3 October 2000 - Touches of fall have arrived in Big Bend. It started a week ago when the leaves of our ash trees turned purple. That was quickly followed by the leaves of the various viburnum bushes turning burnt red, last years' needles on the scotch and austrian pines have yellowed and begun to fall, and the river and white birch leaves have also begun yellowing. Big green round fruits from our black walnut trees litter the ground. Our dogs are distressed when we toss the fruits over the fence, the green round shape of the fruits look like tennis balls that are just perfect to play fetch with. The black walnuts are our dog's favorite trees.

But not all plants are in decline. In fact, the white flowering Nicotiana (Nicotiana alata 'Lumina') is still blooming strong. Nicotiana is a night blooming plant. This year, we moved a patch to outside our front door so we could catch the sweet smelling flower in bloom. To our surprize we caught something else, a Sphinx Moth. Nicotiana is very tall, about 5 feet, and is set with hundreds of long tubular white flowers. Feeding among the flowers was the Sphinx Moth. These insects are huge, about the size of a Hummingbird. It likewise hovers near the flower and extracts nectar with a long proboscis. The moth was not disturbed by our presents or our porch lights. We viewed it for about five minutes before it had finished feeding and flew off. Gardens can be interesting places, even at night.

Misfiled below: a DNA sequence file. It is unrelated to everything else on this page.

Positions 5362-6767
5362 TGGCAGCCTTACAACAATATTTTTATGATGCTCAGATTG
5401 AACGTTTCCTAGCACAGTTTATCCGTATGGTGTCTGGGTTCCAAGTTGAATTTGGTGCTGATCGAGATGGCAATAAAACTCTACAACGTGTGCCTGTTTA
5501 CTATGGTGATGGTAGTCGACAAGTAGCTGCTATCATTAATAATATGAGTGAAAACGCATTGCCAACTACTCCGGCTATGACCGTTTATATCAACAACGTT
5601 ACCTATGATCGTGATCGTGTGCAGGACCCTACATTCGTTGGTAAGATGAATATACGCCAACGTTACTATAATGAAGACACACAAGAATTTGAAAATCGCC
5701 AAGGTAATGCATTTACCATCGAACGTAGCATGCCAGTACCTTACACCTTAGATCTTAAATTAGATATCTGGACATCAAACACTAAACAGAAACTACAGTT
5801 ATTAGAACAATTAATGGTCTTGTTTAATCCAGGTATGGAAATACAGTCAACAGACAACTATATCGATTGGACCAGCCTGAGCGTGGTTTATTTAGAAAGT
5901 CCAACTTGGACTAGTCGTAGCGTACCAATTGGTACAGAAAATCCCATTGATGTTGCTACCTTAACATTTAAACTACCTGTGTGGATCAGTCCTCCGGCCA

8 October 2000 - The last two evenings have been exceptionally cold. We recorded an overnight low of 29 degrees. Most of the flowers have been killed off by these two hard frosts. Luckily, two days ago we began to winterize our yard. Exterior water was turned off, Hummingbird feeders were removed and emptied, and tender bulbs were taken in. Tender bulbs include Amaryllis, Pineapple Plant, and Caladiums. We let Dahlias and Cannas get knocked down from the freeze before we dig them out.

We now have several dozen Amaryllis bulbs, and the collection grows bigger every year. The Amaryllis were planted in our garden (in their pots) last May. Two days ago, we lifted the pots and inspected the plants. All were in great shape. We then cut off the leaves, re-potted the bulbs in new soil, added some general purpose bulb food, and stored the pots in our cool dark basement. Amaryllis need about 40 days of dark dry conditions to induce flowering. In mid-November we'll start moving the pots upstairs. The bulbs will produce a flower stalk about 30 days later. Then another two to four weeks before the flowers open. So, expect the first flowers about mid-January. Amaryllis flowers last about 20 days, and then often produce a second flower stalk. Expect the last bloom of the final Amaryllis to end about the mid-April. Many people think of Amaryllis as a Christmas plant. It's not - it's a late winter bloomer! The Christmas bloomers are specially grown in greenhouses, it's not their nature to typically bloom that early.